Interaction & Performance: Introductory References

This is a preliminary document collecting references for the ICMA Workgroup on Interaction and Performance.
Version on August/05/02 by M. Wanderley


Interaction & Performance targets current trends in the design and development of interactive systems which virtually includes all types of devices and systems which a human interacts with. In the music context, it talks about three types of interaction: the Performer-System interaction (e.g. a musician manipulating an electrical instrument), the System-Audience interaction (e.g. interactive installations), and the Performer-System-Audience interaction (Bongers1999).

The interaction between performer and system, usually takes place by means of an interface or instrument. The interface is part of the system or machine and consists of the sensors and actuators. Sensors are the sense organs of a machine. Through its sensing inputs, a machine can communicate with its environment and therefore be controlled. Machine output takes place through actuators, such as a loudspeaker. In the case of new electronic musical instruments, like the Theremin, the Lady’s Glove, the T-Stick, the Yamaha Miburi, the Reactable, mapping algorithms and sound synthesizers also contributes to the system performance.

The interaction between system and audience, frequently involves the audience acting on the work of art or the piece responding to users’ activity, via interactive installations. There are several kinds of interactive installations that artists produce, including the CDROM-based installations, web-based installations, mobile-based installations, etc. One sound example is the Interaction Chair.

In the Performer-System-Audience interaction, both the artist and the audience are active parts of the interactive loop and the performer communicates to the audience through the system besides the direct interaction between them.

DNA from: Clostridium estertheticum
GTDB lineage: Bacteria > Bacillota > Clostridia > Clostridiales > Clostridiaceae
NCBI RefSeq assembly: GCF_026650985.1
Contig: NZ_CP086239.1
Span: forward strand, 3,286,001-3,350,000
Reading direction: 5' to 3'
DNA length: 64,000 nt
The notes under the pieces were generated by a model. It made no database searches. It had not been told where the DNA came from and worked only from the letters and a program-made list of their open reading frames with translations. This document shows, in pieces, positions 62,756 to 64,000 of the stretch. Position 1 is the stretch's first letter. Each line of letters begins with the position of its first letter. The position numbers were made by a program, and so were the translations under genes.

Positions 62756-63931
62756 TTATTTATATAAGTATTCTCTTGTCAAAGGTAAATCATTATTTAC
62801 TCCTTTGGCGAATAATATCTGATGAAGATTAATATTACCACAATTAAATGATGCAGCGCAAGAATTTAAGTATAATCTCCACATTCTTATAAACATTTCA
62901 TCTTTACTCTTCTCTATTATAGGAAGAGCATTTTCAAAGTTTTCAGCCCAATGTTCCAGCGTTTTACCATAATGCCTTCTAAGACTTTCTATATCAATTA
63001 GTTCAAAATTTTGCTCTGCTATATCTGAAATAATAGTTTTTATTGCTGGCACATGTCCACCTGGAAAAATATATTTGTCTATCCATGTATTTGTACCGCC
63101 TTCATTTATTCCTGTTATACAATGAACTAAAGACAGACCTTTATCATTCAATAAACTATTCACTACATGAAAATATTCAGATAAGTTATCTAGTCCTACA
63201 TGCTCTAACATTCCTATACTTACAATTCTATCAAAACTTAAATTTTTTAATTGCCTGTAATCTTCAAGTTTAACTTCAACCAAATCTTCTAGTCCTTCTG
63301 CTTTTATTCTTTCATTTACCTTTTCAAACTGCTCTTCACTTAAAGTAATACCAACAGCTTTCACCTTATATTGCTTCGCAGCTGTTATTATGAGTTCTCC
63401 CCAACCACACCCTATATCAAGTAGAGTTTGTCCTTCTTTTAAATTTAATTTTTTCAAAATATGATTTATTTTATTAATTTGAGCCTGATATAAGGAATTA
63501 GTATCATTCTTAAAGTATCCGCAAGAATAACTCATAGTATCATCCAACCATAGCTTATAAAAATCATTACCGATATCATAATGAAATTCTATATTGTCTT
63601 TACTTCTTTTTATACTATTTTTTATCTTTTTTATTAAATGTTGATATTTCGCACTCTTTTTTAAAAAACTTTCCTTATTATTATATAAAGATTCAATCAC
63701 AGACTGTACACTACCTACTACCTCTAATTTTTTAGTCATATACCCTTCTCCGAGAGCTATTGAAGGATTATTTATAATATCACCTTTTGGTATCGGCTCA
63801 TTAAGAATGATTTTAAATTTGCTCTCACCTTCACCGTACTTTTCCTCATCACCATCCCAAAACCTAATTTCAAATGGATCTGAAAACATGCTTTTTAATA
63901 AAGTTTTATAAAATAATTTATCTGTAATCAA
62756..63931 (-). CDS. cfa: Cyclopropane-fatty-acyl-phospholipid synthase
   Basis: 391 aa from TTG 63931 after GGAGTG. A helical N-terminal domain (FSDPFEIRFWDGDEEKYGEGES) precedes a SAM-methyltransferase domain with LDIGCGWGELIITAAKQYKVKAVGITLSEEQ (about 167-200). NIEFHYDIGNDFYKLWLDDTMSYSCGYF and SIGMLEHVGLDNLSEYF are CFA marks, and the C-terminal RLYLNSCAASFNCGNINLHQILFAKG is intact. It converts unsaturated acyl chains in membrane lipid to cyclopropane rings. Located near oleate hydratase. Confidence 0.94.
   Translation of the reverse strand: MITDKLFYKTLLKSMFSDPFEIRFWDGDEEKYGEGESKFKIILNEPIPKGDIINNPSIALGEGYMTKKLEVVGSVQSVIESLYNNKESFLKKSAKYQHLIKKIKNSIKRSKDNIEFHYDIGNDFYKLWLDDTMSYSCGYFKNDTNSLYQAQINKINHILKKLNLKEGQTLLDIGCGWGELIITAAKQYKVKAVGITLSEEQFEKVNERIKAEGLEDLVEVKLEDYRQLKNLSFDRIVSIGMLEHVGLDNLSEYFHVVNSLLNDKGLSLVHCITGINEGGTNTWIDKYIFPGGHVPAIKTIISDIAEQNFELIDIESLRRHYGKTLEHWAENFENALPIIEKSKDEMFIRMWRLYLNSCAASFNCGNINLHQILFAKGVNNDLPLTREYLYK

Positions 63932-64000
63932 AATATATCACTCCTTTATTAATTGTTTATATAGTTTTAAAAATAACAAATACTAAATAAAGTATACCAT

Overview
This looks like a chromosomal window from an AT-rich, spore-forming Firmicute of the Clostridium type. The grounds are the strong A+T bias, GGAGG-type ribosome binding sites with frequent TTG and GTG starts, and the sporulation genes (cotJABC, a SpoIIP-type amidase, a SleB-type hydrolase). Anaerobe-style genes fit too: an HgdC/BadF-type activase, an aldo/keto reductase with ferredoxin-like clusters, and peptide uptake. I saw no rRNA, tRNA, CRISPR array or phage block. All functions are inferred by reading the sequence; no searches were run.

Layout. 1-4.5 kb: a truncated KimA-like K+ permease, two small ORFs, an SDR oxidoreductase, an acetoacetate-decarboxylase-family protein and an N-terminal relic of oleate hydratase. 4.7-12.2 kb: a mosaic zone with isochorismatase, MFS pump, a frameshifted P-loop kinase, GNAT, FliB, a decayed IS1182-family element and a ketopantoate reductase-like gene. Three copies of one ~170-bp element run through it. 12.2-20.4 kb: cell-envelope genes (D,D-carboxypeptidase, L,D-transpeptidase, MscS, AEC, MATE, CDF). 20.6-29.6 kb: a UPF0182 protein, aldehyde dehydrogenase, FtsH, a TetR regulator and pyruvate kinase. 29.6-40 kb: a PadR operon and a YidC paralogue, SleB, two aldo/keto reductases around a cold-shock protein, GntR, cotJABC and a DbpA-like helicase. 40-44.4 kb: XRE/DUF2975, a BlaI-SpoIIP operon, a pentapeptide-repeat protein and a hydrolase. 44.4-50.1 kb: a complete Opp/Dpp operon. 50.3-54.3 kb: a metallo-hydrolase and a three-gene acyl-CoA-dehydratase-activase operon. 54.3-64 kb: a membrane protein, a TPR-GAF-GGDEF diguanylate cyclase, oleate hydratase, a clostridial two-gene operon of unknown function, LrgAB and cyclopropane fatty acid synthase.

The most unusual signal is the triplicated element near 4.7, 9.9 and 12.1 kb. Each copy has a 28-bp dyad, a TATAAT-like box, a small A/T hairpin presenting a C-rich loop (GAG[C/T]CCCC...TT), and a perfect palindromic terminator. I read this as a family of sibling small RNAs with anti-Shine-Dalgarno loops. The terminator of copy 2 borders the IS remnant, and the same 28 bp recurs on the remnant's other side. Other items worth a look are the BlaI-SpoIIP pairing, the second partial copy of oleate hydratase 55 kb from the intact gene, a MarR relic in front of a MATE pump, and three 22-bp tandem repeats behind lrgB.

• Music
  • Psychoacoustics
  • Engineering and Computer Science
  • Human Factors and Ergonomics
  • Human Computer Interaction


  • Performance Practice and Interactivity in New Musical Instruments
  • Interactive Installations
  • Network-based Collaborative Performance
  • Live Electroacoustic Music
  • Music Visualization
  • Music Composition and Performance
  • Multimedia Application

Design Issues

  • Final Goal of the Interaction - Role of the System
  • Primary Form of Interaction (aural, tactual, visual)
  • Type of Sensors
  • Degree of Freedom for controller
  • Mapping strategies
  • Sound/haptic/video synthesis methods (hardware, software)
  • Available Feedback

Evaluation of Interactive Music Systems

Concepts to consider (Wanderley&Orio2002):

  • Usability of Controllers: learnability, explorability, feature controllability, and timing controllability.
  • Proposed Musical Tasks: musicalinstrumentmanipulation metaphor, score level metaphors, continuous feature modulation, synchronization of processes.
  • Comparison with HCI Research

General Overviews and Readings

  • Bongers, B. 1998. “An interview with Sensorband.” Computer Music Journal 22(1):13-24.
  • Choi, I. 2000. “Gestural Primitives and the Context for Computational Processing in an Interactive Performance System.” In M. Wanderley and M. Battier, eds. Ircam - Centre Pompidou.
  • Garnett, G., and C. Goudeseune. 1999. “Performance Factors in Control of High-Dimensional Spaces.” In Proceedings of the 1999 International Computer Music Conference.San Francisco, International Computer Music Association, pp. 268 - 271.
  • Pressing, J. 1990. “Cybernetic Issues in Interactive Performance Systems.” Computer Music Journal 14(1):12-25.
  • Ryan, J. 1991. Contemporary Music Review 6(1):3-17.
  • Ryan, J. 1992. “Effort and Expresssion.” In Proceedings of the 1992 International Computer Music Conference. San Francisco, International Computer Music Association, pp. 414-416.
  • Schloss, W. A., and D. A. Jaffe. 1993. “Intelligent Musical Instruments: The Future of Musical Performance or the Demise of the Performer?Interface (Journal for New Music Research),The Netherlands, December 1993.
  • Tanaka, A. 2000. “Musical Performance Practice on Sensor-based Instruments.” In M. Wanderley and M. Battier, eds. Ircam - Centre Pompidou.
  • Winkler, T. 2000. “Participation and Response in Movement-Sensing Installations.” In Proceedings of the 2000 International Computer Music Conference. San Francisco, International Computer Music Association, pp. 137-140.
  • Bongers, B. 1999. “Exploring Novel Ways of Interaction in Musical Performance.” In Proceedings of the 3rd Conference on Creativity & Cognition. Loughborough, United Kingdom, pp. 76-81.
  • Wanderley, M.M. and Orio, N. 2002. “Evaluation of Input Devices for Musical Expression: Borrowing Tools from HCI.” Computer Music Journal. 26(3):62-76.

Complementary References

  • Goudeseune, C. 2001. Composing with Parameters for Synthetic Instruments. PhD Thesis, University of Illinois at Urbana-Champaign.
  • Marin-Nakra, T. 2000. Inside the Conductor's Jacket: Analysis, Interpretation and Musical Synthesis of Expressive Gesture. PhD Thesis. MIT Media Lab.
  • Mulder, A. 1998. Design of Virtual Three-Dimensional Instruments for Sound Control. PhD. thesis. Burnaby, BC, Canada: Simon Fraser University.

See also